As part of our 125th Anniversary celebration at Stein Your Florist Co. we are sharing a year of floral education, November 1, 2012 thru October 31, 2013. Each day we will post something new on our Facebook page to share our knowledge of our favorite things, flowers and plants and we'll be updating our blog every 5 days or so. No need for pencils and notebooks, just sharing some simple lessons in floristry.
Day 221 - Chamelaucium, also known as waxflower, is a genus of shrubs endemic to south western Western Australia. They belong to the myrtle family Myrtaceae and have flowers similar to those of the tea-trees. The genus was first defined by French botanist René Louiche Desfontaines in 1819. The derivation of the name is unclear. They are commonly known as waxplants, or wax flowers from the waxy feel of the petals.
Day 222 – The wildly popular “Green Trick” dianthus, a relative of carnations and Sweet William, is imported to the US from Holland, Israel, Ecuador and Colombia.
Day 223 - Plant pharmacological studies have suggested that Calendula extracts have anti-viral, anti-genotoxic, and anti-inflammatory properties in vitro. In herbalism, Calendula in suspension or in tincture is used topically for acne, reducing inflammation, controlling bleeding, and soothing irritated tissue. Pretty and practical!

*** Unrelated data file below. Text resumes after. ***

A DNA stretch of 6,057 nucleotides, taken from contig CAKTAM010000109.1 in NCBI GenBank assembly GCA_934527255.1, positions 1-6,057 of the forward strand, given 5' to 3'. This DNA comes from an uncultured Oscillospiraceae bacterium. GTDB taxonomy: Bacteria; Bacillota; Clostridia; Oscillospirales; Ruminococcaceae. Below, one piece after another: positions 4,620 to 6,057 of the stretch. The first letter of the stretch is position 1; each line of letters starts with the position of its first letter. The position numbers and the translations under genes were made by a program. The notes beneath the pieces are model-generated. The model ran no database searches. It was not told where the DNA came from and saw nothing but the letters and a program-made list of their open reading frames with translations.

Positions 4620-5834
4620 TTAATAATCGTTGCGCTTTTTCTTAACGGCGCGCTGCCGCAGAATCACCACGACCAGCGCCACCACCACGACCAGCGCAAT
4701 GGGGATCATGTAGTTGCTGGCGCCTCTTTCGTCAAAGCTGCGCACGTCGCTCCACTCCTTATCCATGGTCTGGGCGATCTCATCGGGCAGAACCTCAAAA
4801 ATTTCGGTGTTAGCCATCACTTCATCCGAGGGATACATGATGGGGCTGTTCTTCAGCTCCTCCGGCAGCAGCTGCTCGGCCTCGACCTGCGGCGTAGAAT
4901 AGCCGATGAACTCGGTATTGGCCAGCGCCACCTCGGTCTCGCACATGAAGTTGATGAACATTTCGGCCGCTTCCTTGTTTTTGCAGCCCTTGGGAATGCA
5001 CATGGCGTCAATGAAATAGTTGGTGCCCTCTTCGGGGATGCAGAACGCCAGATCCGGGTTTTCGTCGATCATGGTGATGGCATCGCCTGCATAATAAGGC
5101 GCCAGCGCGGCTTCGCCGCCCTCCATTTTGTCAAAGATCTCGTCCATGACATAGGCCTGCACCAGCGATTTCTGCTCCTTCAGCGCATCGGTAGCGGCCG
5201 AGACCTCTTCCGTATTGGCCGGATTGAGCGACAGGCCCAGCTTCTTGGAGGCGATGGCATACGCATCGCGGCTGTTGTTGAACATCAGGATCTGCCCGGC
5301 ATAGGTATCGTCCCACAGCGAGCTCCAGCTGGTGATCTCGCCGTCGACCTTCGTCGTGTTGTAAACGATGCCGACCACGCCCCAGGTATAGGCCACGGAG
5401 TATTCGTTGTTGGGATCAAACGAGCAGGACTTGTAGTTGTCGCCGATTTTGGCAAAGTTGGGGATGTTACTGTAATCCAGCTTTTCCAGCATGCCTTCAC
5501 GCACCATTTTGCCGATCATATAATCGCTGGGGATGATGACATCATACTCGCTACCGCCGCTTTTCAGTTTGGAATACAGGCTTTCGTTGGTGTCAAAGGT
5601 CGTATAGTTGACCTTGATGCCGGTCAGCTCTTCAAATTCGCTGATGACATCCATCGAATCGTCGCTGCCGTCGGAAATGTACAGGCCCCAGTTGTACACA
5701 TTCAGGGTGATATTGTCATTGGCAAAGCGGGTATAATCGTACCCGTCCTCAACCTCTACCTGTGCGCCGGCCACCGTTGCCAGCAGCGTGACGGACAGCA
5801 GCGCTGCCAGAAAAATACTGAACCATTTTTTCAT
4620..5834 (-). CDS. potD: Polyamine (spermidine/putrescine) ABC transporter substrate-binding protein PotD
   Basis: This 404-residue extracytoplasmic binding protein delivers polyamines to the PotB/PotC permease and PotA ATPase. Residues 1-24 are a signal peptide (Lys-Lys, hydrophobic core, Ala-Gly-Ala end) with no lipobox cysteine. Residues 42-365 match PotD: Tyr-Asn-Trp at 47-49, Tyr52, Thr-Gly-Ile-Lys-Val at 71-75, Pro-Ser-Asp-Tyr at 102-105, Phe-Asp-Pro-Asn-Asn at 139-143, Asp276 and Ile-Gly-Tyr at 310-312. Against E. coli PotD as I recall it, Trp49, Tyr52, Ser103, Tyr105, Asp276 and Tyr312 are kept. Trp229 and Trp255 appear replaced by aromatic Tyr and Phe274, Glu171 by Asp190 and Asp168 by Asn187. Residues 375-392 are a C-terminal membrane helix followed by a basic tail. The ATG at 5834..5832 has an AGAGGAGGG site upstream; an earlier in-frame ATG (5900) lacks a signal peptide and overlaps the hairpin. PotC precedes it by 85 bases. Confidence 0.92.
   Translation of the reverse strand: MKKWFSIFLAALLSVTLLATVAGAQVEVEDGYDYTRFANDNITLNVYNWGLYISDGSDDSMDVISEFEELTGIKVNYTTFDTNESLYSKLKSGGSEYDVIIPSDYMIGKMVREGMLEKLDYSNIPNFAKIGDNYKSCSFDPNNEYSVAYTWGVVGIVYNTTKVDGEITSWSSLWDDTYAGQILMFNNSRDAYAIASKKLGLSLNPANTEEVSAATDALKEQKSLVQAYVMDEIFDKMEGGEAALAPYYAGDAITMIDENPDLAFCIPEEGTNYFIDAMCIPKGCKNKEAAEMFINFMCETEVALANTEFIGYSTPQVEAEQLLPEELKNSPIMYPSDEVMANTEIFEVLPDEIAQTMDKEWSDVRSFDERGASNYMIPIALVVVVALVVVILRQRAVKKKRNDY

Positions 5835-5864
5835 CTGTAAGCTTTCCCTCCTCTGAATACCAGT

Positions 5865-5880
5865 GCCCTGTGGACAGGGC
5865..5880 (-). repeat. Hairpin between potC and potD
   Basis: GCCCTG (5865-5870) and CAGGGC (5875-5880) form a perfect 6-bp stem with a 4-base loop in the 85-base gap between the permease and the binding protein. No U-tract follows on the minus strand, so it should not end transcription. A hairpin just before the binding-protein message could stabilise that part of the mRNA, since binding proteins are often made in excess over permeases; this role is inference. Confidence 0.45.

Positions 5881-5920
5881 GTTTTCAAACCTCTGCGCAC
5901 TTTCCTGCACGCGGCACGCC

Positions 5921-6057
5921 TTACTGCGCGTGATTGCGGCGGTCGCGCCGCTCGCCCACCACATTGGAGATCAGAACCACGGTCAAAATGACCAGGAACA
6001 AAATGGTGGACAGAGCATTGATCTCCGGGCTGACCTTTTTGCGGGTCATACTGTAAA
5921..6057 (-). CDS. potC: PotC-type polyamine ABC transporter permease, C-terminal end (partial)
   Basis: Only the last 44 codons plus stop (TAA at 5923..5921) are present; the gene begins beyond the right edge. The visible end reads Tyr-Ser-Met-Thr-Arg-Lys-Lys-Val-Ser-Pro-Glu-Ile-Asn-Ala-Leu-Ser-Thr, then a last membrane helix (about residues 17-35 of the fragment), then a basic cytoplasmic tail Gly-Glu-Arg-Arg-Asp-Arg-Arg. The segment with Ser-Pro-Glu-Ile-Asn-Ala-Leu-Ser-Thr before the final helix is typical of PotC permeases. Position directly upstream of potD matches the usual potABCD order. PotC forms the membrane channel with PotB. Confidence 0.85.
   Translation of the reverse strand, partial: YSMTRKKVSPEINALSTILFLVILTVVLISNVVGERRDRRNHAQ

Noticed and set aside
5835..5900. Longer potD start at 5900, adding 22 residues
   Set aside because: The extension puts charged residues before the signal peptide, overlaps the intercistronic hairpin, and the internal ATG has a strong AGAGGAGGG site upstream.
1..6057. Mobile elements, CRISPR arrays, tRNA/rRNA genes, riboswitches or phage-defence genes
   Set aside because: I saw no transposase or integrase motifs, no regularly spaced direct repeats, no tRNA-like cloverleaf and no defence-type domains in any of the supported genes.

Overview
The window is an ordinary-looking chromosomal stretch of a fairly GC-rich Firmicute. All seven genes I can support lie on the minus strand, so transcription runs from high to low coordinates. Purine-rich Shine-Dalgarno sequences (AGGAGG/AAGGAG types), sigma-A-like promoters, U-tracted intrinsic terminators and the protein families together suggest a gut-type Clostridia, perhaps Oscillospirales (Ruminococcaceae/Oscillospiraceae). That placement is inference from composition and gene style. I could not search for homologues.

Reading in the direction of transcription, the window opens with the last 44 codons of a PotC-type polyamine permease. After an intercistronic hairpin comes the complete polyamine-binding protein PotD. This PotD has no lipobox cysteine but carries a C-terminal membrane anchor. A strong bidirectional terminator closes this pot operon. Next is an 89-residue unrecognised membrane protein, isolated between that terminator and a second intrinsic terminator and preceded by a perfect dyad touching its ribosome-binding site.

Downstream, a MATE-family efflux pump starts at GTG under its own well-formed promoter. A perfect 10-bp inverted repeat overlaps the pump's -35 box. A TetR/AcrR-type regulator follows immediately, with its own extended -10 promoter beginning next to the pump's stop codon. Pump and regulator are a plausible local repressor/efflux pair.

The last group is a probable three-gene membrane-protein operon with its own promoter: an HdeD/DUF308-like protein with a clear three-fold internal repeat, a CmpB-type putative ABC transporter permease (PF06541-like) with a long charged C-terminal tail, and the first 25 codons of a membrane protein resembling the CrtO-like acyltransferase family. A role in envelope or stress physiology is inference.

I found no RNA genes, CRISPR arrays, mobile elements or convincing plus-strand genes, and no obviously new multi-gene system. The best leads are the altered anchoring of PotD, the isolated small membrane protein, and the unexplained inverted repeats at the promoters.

Day 224 - Hydrangeas are fascinating in that, unlike most other plants, the color of their flowers can change dramatically. The people who have the most control over the color of their hydrangeas are those who grow them in containers. It is much easier to control or alter the pH of the soil in a container than it is in the ground. On the other hand, hydrangeas often change color on their own when they are planted or transplanted. They are adjusting to the new environment. It is not unusual to see several different colors on one shrub the next year after planting. It is much easier to change a hydrangea from pink to blue than it is from blue to pink. Changing a hydrangea from pink to blue entails adding aluminum to the soil. Changing from blue to pink means subtracting aluminum from the soil or taking it out of reach of the hydrangea.